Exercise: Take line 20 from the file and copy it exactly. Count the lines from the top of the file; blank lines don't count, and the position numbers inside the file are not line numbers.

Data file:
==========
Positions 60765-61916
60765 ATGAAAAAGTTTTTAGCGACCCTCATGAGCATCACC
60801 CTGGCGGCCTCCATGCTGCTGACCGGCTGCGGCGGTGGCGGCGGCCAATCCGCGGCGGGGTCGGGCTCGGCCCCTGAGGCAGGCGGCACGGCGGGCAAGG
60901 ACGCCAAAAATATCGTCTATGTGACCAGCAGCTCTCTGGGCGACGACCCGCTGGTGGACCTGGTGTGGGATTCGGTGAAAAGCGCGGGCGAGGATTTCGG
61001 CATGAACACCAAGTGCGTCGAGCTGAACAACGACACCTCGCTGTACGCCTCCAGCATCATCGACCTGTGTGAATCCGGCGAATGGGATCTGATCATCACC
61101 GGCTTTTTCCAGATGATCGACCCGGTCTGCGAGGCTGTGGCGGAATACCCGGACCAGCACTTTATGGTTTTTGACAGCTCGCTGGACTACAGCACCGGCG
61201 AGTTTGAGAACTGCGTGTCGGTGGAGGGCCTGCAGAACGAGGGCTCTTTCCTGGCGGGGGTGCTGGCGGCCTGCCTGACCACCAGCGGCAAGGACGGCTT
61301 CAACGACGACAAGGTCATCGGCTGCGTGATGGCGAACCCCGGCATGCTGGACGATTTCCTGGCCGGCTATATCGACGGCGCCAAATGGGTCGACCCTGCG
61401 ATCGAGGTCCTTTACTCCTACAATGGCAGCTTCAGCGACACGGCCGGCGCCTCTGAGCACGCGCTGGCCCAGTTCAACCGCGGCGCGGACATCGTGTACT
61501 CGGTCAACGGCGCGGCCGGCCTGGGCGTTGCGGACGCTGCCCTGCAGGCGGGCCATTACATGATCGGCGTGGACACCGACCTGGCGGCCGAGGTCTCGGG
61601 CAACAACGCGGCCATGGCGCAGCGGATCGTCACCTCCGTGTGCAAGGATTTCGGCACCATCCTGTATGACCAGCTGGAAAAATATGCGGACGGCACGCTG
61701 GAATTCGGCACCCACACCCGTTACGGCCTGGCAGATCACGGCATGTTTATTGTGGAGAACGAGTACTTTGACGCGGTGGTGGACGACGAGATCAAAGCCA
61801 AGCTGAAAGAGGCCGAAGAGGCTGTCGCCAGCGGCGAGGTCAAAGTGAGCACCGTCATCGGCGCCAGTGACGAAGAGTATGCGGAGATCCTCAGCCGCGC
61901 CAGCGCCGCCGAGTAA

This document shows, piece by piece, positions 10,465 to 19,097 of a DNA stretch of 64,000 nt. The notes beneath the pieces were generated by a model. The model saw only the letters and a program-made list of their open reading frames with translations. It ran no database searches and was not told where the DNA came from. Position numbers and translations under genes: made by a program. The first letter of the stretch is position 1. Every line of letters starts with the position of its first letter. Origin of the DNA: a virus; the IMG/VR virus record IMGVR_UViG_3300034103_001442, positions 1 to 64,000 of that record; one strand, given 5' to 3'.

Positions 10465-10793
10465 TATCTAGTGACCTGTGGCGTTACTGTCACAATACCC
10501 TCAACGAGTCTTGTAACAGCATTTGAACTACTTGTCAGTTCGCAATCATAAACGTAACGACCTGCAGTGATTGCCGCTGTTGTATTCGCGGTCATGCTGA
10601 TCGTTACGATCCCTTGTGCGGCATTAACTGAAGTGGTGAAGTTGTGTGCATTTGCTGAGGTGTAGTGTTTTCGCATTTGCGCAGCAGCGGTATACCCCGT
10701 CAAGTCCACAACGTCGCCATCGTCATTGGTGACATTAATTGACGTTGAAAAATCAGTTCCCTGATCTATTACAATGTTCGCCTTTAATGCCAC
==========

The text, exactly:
10701 CAAGTCCACAACGTCGCCATCGTCATTGGTGACATTAATTGACGTTGAAAAATCAGTTCCCTGATCTATTACAATGTTCGCCTTTAATGCCAC